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Exploring the ITIL 4 Practitioner: Service Level Management Practice

Posted by Marbenz Antonio on December 4, 2023

In the absence of service level management, service providers and their consumers typically experience a reliance on “best effort” in service delivery. This approach can lead to customer disappointment, as it often creates expectations based on exceptional service instances rather than a consistent standard.

Without clear service level agreements, customers may perceive a decline in service quality even when providers are doing their best. Simultaneously, service providers may set service standards based on payment structures, potentially leading to companies paying for services they don’t need or expecting services that providers cannot afford to deliver.

The latest update to the ITIL 4: Service Level Management Practice offers service management practitioners valuable insights and guidelines to address these challenges and establish effective service level agreements.

The SLA today

In the absence of service level management, service providers and their consumers typically experience a reliance on “best effort” in service delivery. This approach can lead to customer disappointment, as it often creates expectations based on exceptional service instances rather than a consistent standard.

Without clear service level agreements, customers may perceive a decline in service quality even when providers are doing their best. Simultaneously, service providers may set service standards based on payment structures, potentially leading to companies paying for services they don’t need or expecting services that providers cannot afford to deliver.

The latest update to the ITIL 4: Service Level Management Practice offers service management practitioners valuable insights and guidelines to address these challenges and establish effective service level agreements.

ITIL 4: Service Level Management Practice – utility, warranty, and experience

The update to ITIL 4’s Service Level Management practice emphasizes defining the context of the service level agreement (SLA), regardless of the specific circumstances. This highlights the importance of clearly setting expectations. In practical terms, this involves asking the following questions:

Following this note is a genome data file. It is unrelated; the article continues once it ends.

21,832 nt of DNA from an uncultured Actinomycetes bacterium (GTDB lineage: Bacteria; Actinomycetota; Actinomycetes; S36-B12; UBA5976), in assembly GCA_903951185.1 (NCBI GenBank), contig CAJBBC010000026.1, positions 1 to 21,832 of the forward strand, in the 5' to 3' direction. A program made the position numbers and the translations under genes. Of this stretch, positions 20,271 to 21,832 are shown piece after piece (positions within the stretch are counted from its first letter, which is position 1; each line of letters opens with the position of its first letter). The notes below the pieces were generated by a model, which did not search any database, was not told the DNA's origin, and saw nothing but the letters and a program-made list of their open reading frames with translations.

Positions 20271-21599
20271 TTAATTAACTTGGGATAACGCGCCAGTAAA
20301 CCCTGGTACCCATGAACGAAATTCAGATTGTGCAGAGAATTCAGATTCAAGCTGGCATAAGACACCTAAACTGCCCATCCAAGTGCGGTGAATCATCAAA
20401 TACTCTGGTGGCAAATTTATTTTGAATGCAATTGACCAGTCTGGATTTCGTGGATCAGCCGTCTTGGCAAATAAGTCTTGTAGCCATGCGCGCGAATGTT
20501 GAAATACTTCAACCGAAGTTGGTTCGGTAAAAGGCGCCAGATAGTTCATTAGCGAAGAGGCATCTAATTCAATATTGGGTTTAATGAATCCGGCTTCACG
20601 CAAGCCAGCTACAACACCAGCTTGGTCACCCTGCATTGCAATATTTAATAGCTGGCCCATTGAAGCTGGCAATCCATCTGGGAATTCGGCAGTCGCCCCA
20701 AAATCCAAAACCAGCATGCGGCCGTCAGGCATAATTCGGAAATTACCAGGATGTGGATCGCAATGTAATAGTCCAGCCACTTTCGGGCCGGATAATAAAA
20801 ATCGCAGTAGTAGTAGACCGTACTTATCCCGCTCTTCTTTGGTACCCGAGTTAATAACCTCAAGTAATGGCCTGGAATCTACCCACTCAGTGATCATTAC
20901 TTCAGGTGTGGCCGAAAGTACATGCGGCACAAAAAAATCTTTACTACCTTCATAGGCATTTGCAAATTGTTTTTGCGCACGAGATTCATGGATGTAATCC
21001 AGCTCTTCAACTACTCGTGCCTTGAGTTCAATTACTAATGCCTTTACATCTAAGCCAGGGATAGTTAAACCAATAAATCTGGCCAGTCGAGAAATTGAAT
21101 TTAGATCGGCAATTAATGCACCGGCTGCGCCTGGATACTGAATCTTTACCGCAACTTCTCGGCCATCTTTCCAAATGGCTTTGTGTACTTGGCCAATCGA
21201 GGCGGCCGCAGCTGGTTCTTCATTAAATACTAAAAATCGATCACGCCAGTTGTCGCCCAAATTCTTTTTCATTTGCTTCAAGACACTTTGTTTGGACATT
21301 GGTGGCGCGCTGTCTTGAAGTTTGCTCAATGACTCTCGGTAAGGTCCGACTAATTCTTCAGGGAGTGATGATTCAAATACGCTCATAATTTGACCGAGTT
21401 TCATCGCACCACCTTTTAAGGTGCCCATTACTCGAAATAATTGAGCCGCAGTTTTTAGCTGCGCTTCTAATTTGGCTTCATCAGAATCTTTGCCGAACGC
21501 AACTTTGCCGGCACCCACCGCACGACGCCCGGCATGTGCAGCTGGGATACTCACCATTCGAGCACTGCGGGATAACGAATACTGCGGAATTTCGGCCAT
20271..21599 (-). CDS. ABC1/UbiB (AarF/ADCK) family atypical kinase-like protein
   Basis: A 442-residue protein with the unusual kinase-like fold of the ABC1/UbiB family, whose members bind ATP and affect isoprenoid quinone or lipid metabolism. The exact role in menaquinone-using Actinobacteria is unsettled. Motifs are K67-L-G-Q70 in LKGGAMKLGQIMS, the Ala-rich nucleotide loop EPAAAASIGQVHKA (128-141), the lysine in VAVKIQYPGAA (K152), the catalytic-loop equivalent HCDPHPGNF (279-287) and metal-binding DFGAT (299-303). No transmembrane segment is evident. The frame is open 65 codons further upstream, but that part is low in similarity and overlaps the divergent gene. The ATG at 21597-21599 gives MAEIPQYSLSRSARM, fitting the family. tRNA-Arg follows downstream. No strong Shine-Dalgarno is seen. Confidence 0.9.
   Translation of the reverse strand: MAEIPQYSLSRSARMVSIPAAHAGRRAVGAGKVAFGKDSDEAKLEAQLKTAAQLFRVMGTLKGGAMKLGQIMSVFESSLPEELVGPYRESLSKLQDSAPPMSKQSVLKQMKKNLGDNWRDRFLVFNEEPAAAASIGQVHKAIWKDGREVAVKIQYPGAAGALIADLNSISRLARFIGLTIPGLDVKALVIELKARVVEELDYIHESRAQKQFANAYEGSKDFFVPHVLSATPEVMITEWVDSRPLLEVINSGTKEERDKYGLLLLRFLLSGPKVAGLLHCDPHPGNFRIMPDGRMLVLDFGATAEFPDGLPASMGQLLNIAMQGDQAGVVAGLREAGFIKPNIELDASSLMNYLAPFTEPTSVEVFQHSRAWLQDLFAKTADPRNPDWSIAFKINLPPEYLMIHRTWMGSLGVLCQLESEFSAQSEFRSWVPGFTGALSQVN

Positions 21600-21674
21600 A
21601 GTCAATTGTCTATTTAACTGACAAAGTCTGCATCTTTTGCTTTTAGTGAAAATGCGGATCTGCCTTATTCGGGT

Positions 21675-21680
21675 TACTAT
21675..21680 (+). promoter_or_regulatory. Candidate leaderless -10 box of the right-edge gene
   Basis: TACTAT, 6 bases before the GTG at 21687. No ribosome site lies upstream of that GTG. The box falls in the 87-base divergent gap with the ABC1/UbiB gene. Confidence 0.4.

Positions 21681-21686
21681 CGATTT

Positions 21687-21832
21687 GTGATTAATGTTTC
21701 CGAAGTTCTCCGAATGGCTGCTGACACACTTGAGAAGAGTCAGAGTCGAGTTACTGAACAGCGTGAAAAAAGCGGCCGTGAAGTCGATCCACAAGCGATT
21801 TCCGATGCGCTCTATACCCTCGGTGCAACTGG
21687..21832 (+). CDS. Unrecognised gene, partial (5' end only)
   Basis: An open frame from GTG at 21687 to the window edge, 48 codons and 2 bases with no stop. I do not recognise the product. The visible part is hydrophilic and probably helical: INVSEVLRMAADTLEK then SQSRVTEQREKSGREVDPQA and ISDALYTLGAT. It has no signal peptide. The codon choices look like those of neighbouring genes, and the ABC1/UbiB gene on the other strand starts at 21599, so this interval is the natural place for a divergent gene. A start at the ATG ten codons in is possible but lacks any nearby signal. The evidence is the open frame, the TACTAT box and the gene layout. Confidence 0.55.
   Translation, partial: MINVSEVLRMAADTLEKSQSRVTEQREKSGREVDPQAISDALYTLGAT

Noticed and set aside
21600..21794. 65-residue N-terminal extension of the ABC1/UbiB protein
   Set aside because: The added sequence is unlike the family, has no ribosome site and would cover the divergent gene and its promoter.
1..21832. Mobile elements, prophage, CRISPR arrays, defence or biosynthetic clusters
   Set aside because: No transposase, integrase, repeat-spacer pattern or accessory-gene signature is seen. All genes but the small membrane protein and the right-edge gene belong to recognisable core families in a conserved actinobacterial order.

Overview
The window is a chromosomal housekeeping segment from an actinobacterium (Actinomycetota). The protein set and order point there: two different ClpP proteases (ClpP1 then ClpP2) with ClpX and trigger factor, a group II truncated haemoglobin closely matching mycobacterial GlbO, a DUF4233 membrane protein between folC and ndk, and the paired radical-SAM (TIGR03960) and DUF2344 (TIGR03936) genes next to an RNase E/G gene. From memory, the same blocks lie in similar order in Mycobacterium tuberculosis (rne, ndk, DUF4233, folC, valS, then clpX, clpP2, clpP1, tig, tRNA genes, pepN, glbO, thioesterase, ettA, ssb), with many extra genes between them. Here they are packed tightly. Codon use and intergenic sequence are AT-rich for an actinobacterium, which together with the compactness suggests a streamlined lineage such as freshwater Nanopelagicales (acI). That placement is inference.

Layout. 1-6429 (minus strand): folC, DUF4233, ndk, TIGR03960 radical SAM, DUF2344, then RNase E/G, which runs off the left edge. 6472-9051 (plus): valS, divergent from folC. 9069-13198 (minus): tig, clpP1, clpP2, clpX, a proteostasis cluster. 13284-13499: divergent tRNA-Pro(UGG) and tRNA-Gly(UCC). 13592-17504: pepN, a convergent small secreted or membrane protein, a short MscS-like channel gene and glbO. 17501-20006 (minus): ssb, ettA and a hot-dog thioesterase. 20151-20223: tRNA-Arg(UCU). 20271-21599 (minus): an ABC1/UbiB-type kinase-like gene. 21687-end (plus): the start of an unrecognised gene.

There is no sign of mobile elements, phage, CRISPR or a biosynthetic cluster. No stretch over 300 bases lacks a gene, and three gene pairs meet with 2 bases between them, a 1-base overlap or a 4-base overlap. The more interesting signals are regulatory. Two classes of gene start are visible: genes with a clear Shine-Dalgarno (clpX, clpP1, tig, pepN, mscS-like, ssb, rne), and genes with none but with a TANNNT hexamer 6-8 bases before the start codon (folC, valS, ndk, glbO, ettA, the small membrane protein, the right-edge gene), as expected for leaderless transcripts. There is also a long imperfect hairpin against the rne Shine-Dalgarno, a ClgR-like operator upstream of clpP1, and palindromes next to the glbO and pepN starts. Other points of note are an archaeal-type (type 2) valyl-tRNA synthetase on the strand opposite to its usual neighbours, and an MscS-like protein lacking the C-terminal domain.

• As an IT provider, it’s crucial to determine the level of service you offer. Understanding and managing customer expectations are key factors in delivering satisfaction, striking a balance between meeting needs effectively and avoiding the risk of setting unrealistic expectations labeled as “utmost.”
  • The range of optimal service delivery encompasses providing not only the agreed-upon service but occasionally going above and beyond to ensure customer loyalty. This could involve unexpected additions or gestures, like a restaurant offering a complimentary side dish as a taster to enhance the overall customer experience.
  • Tolerability regarding the agreed service level involves understanding that a slight dip, such as a 5% reduction, may be acceptable. Still, immediate rectification is necessary to transform a negative situation into a positive one. Similarly, surpassing the agreed level by 5-10% is acceptable, but exceeding this range becomes unsustainable and might arouse suspicion, as it could seem too good to be true.

The updated ITIL 4 practice also addresses the challenging aspect of experience-level management by prompting recipients to articulate what will enhance their satisfaction when utilizing a service. This input is then translated into manageable elements within the Service Level Agreement (SLA). Therefore, the SLA must encompass:

  • What does the service do?
  • Does it perform how it’s supposed to?
  • What is the experience when used?

All three measures assess whether the SLA is successfully delivering the outcomes of utility, warranty, and experience.

Additionally, a new aspect introduced in the practice is demonstrating the utilization of the ITIL Maturity Model for measurement and enhancement of the capability of your practice.

The pivotal aspect of service level management is comprehending what your customer aims to accomplish. This ensures the definition and agreement of the right levels of service, delivering an appropriate and pertinent level of service to meet their requirements.

In conclusion, it’s essential to be realistic: set your level of service at what you can currently deliver and strive for continuous improvement in response to evolving customer needs.

 


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